By Vanessa Milton
Hundreds of Tathra residents were forced to flee at short notice as bushfire engulfed their tiny NSW beachside town.
As they waited to learn the fate of their homes, the Bega showground pavilion became their sanctuary.
While firefighters battled the blaze, volunteers descended upon the evacuation centre at the showground, setting up tents and gathering donations of blankets, towels, clothes and toiletries.
Carrie Helpin (second from left) and volunteers in the Bega evacuation centre kitchen. (ABC News: Vanessa Milton)
Then the food started to arrive. Locals dropped by with home-cooked meals and cakes, and Bega supermarkets sent endless crates of fresh supplies.
“We’ve shouted out to the community to cook for us and we’ve been inundated,” Carrie Helpin, a helper at the evacuation centre, said.
“It has been amazing.
A regular supply of home made meals and fresh food from local supermarkets has been arriving at the evacuation centre. (ABC News: Vanessa Milton)
“I’ve actually lost a house in a house fire, so I know that feeling when you realise that you’ll never go home again, never have your own things again. That’s a sadness that’s unbearable.”
Ian Ritchie set up his mobile coffee van outside the pavilion, offering free coffees to evacuees and volunteers.
“My son, James Hambleton, is a volunteer with Merimbula RFS,” he said.
“He’s been fighting the fires since Sunday.
“We came down on Monday morning, and we’ll be here as long as it takes.”
Jordie Young and Ian Ritchie are offering free coffee to evacuees and volunteers. (ABC News: Vanessa Milton)
Small gestures provide comfort
Mayumi Murphy, an educator at Tathra preschool, brought in origami for the children at the evacuation centre.
“It’s just the little things. We can’t do much, but we just wanted to be here to support our families,” Tathra preschool director Jane Courtney said.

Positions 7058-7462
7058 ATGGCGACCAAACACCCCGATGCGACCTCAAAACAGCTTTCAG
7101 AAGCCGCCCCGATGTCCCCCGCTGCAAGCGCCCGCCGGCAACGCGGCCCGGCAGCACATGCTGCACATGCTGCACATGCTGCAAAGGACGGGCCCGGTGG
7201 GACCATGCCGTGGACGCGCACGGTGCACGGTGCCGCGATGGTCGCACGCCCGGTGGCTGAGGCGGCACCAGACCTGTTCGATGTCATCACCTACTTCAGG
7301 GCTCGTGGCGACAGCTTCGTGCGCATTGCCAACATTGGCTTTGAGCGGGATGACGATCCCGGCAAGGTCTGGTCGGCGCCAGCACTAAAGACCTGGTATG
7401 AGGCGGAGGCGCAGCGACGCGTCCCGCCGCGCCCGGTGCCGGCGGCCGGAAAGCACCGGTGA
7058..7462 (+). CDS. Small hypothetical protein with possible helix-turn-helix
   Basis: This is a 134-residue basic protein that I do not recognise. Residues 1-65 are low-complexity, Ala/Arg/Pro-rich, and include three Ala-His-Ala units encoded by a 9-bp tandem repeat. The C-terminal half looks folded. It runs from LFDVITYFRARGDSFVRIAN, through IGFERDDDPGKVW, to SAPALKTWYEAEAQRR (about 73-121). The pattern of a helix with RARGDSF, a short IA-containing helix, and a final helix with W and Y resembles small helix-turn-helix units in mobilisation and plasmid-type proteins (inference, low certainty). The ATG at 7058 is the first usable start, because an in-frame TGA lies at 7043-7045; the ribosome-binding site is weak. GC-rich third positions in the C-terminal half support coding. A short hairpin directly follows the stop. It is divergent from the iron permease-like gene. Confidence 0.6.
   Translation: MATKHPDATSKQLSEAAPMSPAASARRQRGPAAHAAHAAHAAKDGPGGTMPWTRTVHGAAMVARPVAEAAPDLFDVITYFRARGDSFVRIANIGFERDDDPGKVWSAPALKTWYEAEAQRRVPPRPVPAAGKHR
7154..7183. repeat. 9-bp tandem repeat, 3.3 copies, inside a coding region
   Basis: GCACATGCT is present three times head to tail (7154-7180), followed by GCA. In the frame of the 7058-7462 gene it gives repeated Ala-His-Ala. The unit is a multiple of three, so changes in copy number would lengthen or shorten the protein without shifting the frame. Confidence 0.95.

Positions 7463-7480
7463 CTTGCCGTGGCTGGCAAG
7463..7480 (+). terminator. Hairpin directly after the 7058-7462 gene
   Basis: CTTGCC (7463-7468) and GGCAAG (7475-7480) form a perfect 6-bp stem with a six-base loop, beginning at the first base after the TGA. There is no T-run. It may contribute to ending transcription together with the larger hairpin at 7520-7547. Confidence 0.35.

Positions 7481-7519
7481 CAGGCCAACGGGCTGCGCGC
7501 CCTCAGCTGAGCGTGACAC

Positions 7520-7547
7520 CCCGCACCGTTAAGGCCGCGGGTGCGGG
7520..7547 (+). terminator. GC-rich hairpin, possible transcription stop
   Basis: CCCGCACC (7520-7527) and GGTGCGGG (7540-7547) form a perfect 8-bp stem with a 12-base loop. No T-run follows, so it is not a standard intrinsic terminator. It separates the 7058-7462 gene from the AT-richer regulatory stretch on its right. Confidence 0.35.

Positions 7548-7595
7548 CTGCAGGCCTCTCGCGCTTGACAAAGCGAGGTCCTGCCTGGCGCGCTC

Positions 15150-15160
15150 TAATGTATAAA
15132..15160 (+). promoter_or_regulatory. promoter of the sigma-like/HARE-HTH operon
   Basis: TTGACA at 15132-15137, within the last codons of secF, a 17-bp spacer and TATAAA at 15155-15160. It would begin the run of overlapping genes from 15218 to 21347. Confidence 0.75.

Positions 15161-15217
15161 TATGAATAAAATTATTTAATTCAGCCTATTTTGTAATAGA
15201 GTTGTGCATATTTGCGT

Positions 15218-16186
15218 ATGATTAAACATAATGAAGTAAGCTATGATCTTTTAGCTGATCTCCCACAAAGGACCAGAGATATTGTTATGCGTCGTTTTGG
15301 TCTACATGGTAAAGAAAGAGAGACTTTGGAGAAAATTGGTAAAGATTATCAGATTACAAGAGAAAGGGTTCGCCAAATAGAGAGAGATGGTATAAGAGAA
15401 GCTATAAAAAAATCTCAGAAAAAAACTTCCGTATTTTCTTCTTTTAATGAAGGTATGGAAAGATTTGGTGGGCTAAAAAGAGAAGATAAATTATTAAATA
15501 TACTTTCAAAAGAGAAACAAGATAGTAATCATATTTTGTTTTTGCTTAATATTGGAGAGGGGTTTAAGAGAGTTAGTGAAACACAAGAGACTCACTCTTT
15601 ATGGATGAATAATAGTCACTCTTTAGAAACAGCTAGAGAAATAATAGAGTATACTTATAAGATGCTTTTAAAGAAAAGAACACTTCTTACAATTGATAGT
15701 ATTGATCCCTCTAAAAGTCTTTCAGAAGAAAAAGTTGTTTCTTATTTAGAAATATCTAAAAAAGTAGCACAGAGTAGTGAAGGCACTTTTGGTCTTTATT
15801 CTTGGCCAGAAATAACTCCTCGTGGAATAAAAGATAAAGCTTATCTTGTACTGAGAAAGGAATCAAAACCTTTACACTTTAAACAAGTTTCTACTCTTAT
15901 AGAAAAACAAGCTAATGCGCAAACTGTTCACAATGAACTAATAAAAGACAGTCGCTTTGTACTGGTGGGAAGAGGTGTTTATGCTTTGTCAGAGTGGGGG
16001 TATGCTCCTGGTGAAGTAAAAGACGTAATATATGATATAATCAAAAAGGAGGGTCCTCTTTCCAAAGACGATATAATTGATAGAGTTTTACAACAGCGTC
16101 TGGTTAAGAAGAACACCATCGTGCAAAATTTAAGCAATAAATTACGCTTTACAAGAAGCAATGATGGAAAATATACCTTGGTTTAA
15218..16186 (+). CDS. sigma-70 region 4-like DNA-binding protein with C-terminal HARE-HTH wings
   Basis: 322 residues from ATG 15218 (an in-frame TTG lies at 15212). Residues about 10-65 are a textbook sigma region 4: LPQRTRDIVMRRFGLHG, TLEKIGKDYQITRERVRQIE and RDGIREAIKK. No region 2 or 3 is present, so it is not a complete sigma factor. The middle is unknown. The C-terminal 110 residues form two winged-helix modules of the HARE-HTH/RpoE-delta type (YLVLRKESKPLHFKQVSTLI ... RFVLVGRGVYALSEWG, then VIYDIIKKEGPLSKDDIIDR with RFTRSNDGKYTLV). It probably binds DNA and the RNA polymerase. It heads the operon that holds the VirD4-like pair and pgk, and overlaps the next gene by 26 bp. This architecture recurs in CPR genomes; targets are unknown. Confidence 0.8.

“The families know us, they feel that their children have somewhere safe to be, doing something joyful.”
Tathra preschool educator Mayumi Murphy teaching origami to children at the evacuation centre. (ABC News: Vanessa Milton)
The offers of help have continued to roll in — from spare rooms and manual labour, to local vets, doctors and optometrists assisting with urgent needs.
Other local business are stepping forward to offer their own forms of solace.
“We see the cafe next door feeding people, we see all the wonderful emergency support service workers in the street,” bookshop owner Myoung Yi, who has invited children who lost everything in the fire to choose a book, said.
“We trade in paper and ink and stories.
“It’s such an emotional time and books can help you to take a moment of respite and enter another world.
“It’s a small thing we can do, but at least we can get their library started again.”
Pampering helps to deal with grief
Bega salon owners Gail Sargent and Megan Filmer are offering a free shampoo, scalp massage and blow dry for anyone affected by the fire.
“We want to help people to feel pampered, and have that physical touch, which can be a healing, soothing thing when you are experiencing grief and pain,” Ms Sargent said.
“I think it’s going to be a big struggle for the whole of the community for a very long time.
“I see unity, total unity, which is wonderful.”
Bookshop owner Myoung Yi has offered children who have lost everything to come in and choose a book. (ABC News: Vanessa Milton)